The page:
let a = '2'; let b = 1; console.log(a > b); // this prints true
From the above example, we can see that we’re comparing two variables of different data types, a string ‘2’ and a number 1. However, JS is still able to calculate that 2 is greater than 1 and return the result as true. This is because when comparing values of different types, JS converts the values to numbers and then compares them. In the above example, the string ‘2’ is first converted to the number 2 and then compared with the number 1. This results in the statement returning true.
console.log(true == 1); // this prints true console.log(false == 0); // this prints true
Here, true equates to 1 and false equates to 0, in their respective number conversions. A good thumb rule is to remember that all truthy values convert to the number 1 and all falsy values convert to the number 0.
Now let’s try to see an interesting consequence of the above two examples. Consider the following code
let a = 0; let b = "0"; console.log(Boolean(a) == Boolean(b)); // this prints false console.log(a == b); // but this prints true
Boolean(a) = Boolean(0), which equates to false, since 0 is a falsy value. Boolean(b) = Boolean(“0”), which equates to true since any non-empty string is a truthy value.
Hence, (Boolean(a) == Boolean(b) returns false.
However, a == b returns true since the “0” value of b is converted to the number 0 and then compared with the 0 value of a.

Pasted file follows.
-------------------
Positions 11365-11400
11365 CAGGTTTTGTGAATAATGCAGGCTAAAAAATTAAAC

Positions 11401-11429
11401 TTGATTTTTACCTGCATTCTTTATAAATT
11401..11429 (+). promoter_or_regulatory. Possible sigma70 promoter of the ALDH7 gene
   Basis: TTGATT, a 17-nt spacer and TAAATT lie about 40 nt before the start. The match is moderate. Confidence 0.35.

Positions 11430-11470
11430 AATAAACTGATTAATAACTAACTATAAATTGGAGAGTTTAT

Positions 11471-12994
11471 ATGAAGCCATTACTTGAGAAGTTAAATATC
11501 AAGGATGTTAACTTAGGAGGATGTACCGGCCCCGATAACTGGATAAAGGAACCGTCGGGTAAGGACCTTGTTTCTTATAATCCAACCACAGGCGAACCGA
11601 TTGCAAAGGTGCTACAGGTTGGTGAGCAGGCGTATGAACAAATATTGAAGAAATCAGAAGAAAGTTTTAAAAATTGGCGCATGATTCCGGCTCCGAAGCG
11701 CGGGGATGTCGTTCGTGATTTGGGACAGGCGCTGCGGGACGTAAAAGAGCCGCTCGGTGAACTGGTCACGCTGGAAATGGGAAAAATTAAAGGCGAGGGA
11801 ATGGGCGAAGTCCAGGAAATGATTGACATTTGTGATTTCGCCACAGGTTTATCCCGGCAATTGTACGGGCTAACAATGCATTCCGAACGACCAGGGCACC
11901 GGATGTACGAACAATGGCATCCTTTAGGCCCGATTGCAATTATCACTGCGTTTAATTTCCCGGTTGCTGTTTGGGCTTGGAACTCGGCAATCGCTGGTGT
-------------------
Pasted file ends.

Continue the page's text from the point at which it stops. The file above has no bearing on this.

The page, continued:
There’s an issue with using == when comparing a few values.
console.log(false == 0); // this prints true console.log(false == ''); // this prints true
For example, the == operator cannot differentiate between false and 0 since both of them are falsy values and equate to 0 in their number conversions. The same holds for false and empty string as well.
The above conundrum is solved by using the triple equals (===) operator. The difference between the triple equals and double equals operator is that the former does not do any implicit type conversion before comparison. In other words,
console.log(false == 0); // this prints true console.log(false === 0); // this prints false
In the above example, the second statement compares false directly with 0. Hence, the result of the statement prints as false.
Any comparison between the values of different data types returns false by default when using the === operator. This holds true for !== as well.
console.log(null === undefined); // this prints false console.log(null == undefined); // this prints true
However, this applies only to the == operator. All other operators return false when comparing null with undefined.
console.log(null > undefined); // this prints false console.log(null < undefined); // this prints false console.log(null >= undefined); // this prints false console.log(null <= undefined); // this prints false
10 > 9; // this returns true; "10" > "9"; // this returns false;
"10".charCodeAt(0); // this returns 49 "9".charCodeAt(0); // this returns 57
Since the ASCII code of “10” is 49, which is lesser than the ASCII code of “9” which is 57, hence it is considered as the smaller value.
P.S. I shall be updating this article with other quirks, as I encounter them. Till then, happy coding!
This post was originally published here on Medium.